But the court did not consider that Mr Rothwell had any defence to to a charge of failing to report to the NCA.
It seems that the court did not accept that Mr Rothwell had, in the circumstances, a "reasonable excuse" for not reporting.
Also it appears that as the suspected tax evader was not asking Mr Rothwell's own firm to deal with HMRC on her behalf he could not say that the information had come to him in 'privileged circumstances' - he was not being asked to advise the suspect on her own & her company's legal obligations.
So Mr Rothwell rather fell between two stools. Had his firm been dealing with the matter itself then he could probably have argued 'privilege'.
A further misfortune was that, unknown to Mr Rothwell & unsuspected by him, the client company and its director were actually engaged in much more serious criminality which brought them to the notice of the police. They in turn looked at Mr Rothwell - with the result we see here.
David

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By North East Accountant
20th Dec 2016 10:27

I would have thought that the new accountants, being experienced in tax investigation work, would have ensured that they were working in privileged circumstances to enable them to not report.

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Replying to North East Accountant:
David Winch
By David Winch
20th Dec 2016 12:01

North East Accountant wrote:

I would have thought that the new accountants, being experienced in tax investigation work, would have ensured that they were working in privileged circumstances to enable them to not report.


It may well be the case that the new accountants did not report the matter to the NCA & were not obliged to do so. The ICAEW report indicates however that they reported the matter to HMRC (i.e. they dealt with HMRC regarding the previously incorrect claims).
David
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By justsotax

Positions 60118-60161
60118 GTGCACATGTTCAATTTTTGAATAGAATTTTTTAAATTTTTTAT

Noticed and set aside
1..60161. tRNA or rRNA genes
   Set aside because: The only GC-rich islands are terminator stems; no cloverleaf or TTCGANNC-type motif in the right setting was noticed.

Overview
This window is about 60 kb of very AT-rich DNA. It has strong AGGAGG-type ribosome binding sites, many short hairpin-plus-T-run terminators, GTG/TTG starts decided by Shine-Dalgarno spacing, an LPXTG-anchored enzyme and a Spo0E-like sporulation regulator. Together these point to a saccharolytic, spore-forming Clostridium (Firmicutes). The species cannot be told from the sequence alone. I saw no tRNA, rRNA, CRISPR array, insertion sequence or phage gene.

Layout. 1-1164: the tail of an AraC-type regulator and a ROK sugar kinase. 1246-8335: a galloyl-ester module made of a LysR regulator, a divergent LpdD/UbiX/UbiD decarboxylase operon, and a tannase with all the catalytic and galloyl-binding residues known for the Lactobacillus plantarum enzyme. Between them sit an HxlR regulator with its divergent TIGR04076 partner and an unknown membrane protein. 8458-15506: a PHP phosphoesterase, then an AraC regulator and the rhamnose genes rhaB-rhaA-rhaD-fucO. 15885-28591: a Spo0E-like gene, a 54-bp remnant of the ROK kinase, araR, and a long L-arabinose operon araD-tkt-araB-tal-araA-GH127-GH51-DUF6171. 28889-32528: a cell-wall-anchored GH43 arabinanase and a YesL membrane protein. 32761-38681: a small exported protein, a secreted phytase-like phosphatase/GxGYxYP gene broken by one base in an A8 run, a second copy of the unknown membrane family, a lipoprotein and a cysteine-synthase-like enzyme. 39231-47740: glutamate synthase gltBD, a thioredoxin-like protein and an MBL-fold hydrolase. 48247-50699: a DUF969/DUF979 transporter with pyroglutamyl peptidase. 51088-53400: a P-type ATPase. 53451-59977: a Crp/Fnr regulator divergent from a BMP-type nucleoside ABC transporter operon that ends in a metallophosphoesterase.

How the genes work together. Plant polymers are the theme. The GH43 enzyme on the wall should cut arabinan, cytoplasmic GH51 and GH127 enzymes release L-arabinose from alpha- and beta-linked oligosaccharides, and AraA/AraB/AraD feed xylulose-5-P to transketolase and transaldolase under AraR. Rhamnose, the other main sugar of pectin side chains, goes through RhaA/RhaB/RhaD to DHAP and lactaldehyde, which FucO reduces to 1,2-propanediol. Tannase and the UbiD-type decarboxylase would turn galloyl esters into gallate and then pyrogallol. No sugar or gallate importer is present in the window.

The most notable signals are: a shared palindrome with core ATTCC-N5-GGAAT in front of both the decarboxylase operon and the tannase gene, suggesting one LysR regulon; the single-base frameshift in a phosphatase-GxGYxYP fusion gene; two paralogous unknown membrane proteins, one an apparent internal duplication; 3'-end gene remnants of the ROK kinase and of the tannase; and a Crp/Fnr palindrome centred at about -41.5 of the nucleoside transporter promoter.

20th Dec 2016 10:48

wow...I wonder how much was over claimed....£000's?....or were the authorities more concerned that the client was defrauding the NHS (who were seemingly clueless and should not take any responsibility for the loss to the public purse) and felt they needed to blame someone (by association or otherwise).

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Replying to justsotax:
David Winch
By David Winch
20th Dec 2016 12:05

justsotax wrote:

wow...I wonder how much was over claimed....£000's?....or were the authorities more concerned that the client was defrauding the NHS (who were seemingly clueless and should not take any responsibility for the loss to the public purse) and felt they needed to blame someone (by association or otherwise).


We know that the police interviewed Mr Rothwell under caution. We are not told what they interviewed him about. They may have suspected that he was involved in the NHS fraud. In explaining his role for his client & his disengagement from the client Mr Rothwell may have provided all the evidence the police needed to prosecute him under s330. We don't know.
David
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Replying to davidwinch:
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By justsotax
20th Dec 2016 13:10

Do we know how much mileage was over claimed - would be good to get some perspective (or not) on the 'fraud' involved.

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By adam.arca
20th Dec 2016 13:01

Well, I'm glad it's not just me. I read this article yesterday before there were any comments and thought it sounded very harsh: it seems that's the universal view.

The unfortunate Mr Rothwell made an error in not reporting the mileage fiddle when he became aware of it but does that oversight really justify the punishment he has received? This has all the hallmarks of a "pour encourager les autres" judgement. It appears we have been warned!

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By martin.curtis
21st Dec 2016 11:18

I believe in MLR and the concept behind it. I have sent in quite a few reports, in every case it is black and white that the taxpayer (tax avoider) is guilty of an MLR offence. The crimes are not sophisticated and the information I have given makes this clear. In many cases I suspect simply opening a tax enquiry would be sufficient for the taxpayer to confess
And yet nothing, in any of the reports submitted has resulted in any reaction whatsoever from the authorities. I will continue to submit reports but more than a little disillusioned with it all

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Chris M
By mr. mischief
26th Dec 2016 19:23

I agree with the last post. I've submitted a couple of MLRs.

The way MLR is going seems to me to be similar to the way ICAEW and other disciplinary processes run. So we haul this guy over the coals for a mileage inaccuracy, or chuck some other guy out for pp-ing a document he should have got his client to sign.

Yet the big guys that signed off all the dodgy audits in 2007 and 2008 - dodgy audit reports which played no small part in a massive recession - never appear in these cases.

Unless and until the dodgy audit partners in the Big 4 go to jail like they do in the USA I shall continue to believe our system is just box-ticking and focusses all the effort on the little fish.